What are your resolutions for 2016? Add your notes to the comments section below…and thank you for reading. I wish you all my best wishes for a very happy 2016!

Tis the Season!

As we all prepare for the Christmas and Holiday season, we’ll inevitably have to wrap a gift or two in a jiffy.

The wrappers at one of my favorite Japanese department stores, Takashimaya, have perfected the art of quick wrapping (using only two pieces of tape!)

The first video shows the technique, and the second explains how to do it!

Bento. 

I ran across this great blog a while back about a woman who lost 30lbs by eating a bento lunch each day. Now, I should say that the food service on my campus is unparalleled and the quality and variety of what is served is consistently outstanding. Which, for me posed a problem. In my first year, I gained about 30lbs because I just couldn’t pass up a plate of fries and the outstanding soft serve chocolate ice cream.

Until I started my bento box lunch.

First, the bento is really satisfying, and very healthy. As I learned from the JustBento.com site, there’s a method to filling the bento, and it’s centered around not only nutrition but also aesthetics.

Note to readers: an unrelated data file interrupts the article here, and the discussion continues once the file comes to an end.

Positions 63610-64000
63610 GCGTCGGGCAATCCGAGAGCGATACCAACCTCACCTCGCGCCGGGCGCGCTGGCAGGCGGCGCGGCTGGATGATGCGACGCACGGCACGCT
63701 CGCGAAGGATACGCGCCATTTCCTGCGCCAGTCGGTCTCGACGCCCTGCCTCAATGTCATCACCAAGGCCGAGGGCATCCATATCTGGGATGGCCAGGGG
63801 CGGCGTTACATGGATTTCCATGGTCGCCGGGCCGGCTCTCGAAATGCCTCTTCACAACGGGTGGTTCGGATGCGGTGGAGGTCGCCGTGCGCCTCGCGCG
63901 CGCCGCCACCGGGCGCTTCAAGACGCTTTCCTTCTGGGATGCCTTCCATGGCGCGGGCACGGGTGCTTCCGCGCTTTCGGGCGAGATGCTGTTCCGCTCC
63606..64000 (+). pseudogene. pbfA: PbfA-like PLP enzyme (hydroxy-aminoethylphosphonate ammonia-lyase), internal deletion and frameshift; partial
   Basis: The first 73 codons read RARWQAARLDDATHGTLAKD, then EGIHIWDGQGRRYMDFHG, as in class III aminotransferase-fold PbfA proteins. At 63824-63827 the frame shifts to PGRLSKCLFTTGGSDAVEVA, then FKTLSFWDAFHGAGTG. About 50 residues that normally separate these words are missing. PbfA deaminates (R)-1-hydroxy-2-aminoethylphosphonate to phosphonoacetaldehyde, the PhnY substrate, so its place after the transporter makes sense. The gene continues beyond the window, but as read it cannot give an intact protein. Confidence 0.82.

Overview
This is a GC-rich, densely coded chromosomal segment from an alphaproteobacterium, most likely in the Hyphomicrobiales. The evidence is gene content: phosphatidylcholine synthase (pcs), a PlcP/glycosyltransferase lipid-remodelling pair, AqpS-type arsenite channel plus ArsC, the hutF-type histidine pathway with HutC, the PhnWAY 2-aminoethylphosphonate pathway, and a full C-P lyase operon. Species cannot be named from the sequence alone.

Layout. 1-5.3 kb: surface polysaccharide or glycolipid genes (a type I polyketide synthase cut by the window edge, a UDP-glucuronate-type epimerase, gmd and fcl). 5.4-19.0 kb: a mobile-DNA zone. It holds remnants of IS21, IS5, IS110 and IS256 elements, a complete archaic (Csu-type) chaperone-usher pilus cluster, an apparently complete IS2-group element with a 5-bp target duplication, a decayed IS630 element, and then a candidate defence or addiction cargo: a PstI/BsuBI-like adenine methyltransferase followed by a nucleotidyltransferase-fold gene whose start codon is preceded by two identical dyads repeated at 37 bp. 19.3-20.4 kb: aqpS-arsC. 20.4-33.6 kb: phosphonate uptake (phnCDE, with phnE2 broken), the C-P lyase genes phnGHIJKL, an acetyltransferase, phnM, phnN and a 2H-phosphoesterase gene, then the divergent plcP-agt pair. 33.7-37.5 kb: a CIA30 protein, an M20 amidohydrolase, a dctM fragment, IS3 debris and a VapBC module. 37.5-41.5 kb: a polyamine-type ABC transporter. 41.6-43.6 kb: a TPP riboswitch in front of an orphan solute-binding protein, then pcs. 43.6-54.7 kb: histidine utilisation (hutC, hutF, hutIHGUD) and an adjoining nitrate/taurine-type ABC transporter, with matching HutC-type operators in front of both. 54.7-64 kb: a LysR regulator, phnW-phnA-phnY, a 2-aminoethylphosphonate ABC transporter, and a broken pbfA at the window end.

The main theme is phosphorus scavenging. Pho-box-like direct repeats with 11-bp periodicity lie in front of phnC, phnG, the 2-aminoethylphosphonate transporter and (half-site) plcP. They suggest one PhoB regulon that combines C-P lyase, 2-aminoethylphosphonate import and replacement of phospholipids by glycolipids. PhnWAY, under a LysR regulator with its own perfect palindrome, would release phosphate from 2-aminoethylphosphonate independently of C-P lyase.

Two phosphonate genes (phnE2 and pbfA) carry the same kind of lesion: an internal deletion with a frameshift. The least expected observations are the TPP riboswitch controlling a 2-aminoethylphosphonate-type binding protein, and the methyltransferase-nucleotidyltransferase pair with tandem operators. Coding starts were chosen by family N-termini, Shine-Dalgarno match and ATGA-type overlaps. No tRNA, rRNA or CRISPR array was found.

I like that the form factor of my bento box is similar to the form factor of my Airstream, and that it keeps my lunch separate, organized, and portable until it’s time to eat it.

Bentgo bento box

I am using the Bentgo grey, which I picked up (of course) at Marshalls for $7.99. I like the Bentgo brand because they are BPA-free made from EU food-safety authority approved all food grade materials. The top container nests inside the bottom one for compact & easy storage, and includes built-in plastic silverware (fork, knife and spoon) with room for a packet of gluten free soy sauce and travel chop sticks.

A photo a day…

This past semester, my students prompted me to take a photo of the beautiful view from our studio room. We decided to take a photo every time we met (twice each week…or at least on those days that I actually remembered to do it) until the end of the semester.

John Mohawk, a professor from my PhD program, would always say: the fall semester begins in summer and ends in winter. It begins in lightness and ends in darkness. Very true. The reverse is true about the spring semester.

The funny thing… the view from our studio is really pretty stunning, though you would never know it from this series of images! We overlook a beautiful hill on the opposite side of the valley. My images always look ugly because the flat rubber roof encompasses 40% of the image! In any case, a curious study of light, color, and change over time and a glimpse into our changing seasons.